Jessica Oreck on her new Web Series, This Working Man
Less than three months since she premiered her documentary, Aatsinki: The Story of Arctic Cowboys, at the Tribeca Film Festival, Jessica Oreck is both on the road and back with new work. This Working Man is a web project combining video portraiture, travel, and crowdsourced curation. From the project’s website:
This Working Man is a series of short portraits of men at work. It is about practiced motion, kinetic movement, bodies, and forms. It is about a particular type of man: exceedingly capable, strong, confident, and diligent.
The project is a search for humble masculinity and an unapologetic admittance of the purely primordial attraction of hard work. Each short video is a sexualized ballet of form and gesture, idealizing the grace of practice and the exuberance of a job well done.
This Working Man will be filmed over the course of a two-month road trip across the U.S., from July 1 to August 31, 2013. To read about the road trip, please visit the travel journal. To recommend a working man for this project, please submit here.
Steven Bronstein, a blacksmith in Marshfield, VT, is the first subject, and Oreck’s video of him is above. Via email I asked Oreck several questions about her project, and here are her responses.
“This Working Man” — why just men? Or do you expect to include women in future episodes?
I probably won’t be making a series about women in the same context. See below.
What inspired you to undertake this project?
The project to me sort scratches two itches that I’ve had pestering me for a while. I think a big part of the first itch was the year I spent living with the family of reindeer herders to make my film Aatsinki: The Story of Arctic Cowboys. The two brothers I followed give reindeer and snowmobile rides to tourists throughout the winter. Watching them interact with the tourists was fascinating. Though they are both handsome guys, they’re not exactly ripped, and they are missing a few teeth here and there… but women couldn’t help falling in love with them. I could see it happening. It was astonishing how reliable it was – by the time one of the brothers got around to making a fire and cooking a meal, I’d say 85% of the women in the group would be watching them with unabashed interest.It’s that basic, primordial attraction that fascinated (and surprised) me. I realize that this project is a slight departure for me – but in a way it still fits into the genre of ethnobiology because it is about humans as animals – primal, instinctual animals.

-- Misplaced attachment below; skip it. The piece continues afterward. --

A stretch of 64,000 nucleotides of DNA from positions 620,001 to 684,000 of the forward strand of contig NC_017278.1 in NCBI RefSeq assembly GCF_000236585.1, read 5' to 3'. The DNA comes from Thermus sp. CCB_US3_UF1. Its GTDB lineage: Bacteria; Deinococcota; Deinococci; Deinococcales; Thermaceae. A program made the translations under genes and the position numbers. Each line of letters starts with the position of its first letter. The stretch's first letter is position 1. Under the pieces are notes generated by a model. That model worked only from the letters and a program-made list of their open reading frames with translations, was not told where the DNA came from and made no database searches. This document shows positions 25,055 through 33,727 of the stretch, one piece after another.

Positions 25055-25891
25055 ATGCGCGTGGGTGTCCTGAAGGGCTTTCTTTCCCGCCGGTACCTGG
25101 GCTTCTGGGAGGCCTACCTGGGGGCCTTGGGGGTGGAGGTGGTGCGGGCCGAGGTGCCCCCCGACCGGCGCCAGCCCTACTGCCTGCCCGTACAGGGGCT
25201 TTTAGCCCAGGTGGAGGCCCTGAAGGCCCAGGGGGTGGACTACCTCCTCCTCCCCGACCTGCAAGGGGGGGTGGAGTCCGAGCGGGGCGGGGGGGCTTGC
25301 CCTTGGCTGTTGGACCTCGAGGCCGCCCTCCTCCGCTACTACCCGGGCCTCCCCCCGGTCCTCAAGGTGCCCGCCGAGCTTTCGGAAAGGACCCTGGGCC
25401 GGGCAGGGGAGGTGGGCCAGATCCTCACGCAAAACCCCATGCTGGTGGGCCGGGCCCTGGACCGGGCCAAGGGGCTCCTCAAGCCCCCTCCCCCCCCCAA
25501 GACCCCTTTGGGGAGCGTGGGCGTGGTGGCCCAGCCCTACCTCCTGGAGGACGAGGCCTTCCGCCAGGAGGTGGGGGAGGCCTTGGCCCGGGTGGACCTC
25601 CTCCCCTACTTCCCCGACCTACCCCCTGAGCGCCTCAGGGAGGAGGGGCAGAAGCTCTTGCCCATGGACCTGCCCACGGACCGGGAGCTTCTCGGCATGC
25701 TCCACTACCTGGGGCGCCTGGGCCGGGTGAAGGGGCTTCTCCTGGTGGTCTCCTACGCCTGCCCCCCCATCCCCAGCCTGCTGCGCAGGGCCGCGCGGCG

And then, the second part of the project is about work and technique. I’m just mesmerized by process. I love to watch people do something they are good at. That grace of extreme practice is infinitely appealing to me. It appeals to my intensely detail-oriented and fastidious nature.
The series seems inspired by travel… or perhaps it’s the other way around? To what extent did your travel guide the series, or vice versa?
In a way, all my films are inspired by travel. I can’t ever tell if I end up somewhere because of the place or the project. Chicken or egg, you know?
But the road trip aspect of This Working Man is much more a part of the project than any of the travel in the past. I just love the idea not having a planned route. I started with the idea that I would just show up in a town and go to the feed store or hardware store and ask around. But then I thought, “Why not let the audience dictate the route?” So that’s what I’ve done. And it’s worked out pretty great so far! Though I hope I get more submissions in the middle of the country. I have a lot in California (and North Carolina oddly).
You request “no nude photograph” submissions. Is that something you’ve had to deal with so far?
No! Luckily. But it was something everyone joked about, so I thought I would include it for good measure.
You discuss the film as an “idealization” of physical work, but with so much manufacturing having left the United States, does it function as an elegy as well?
Yes, certainly. That’s another reason why I felt like this project just couldn’t wait.
Will the series take on additional forms in the future?
I guess that will depend on how it comes together. Maybe nobody will want to watch fit, sweaty men working hard at something they care about – and then I’ll be out of luck.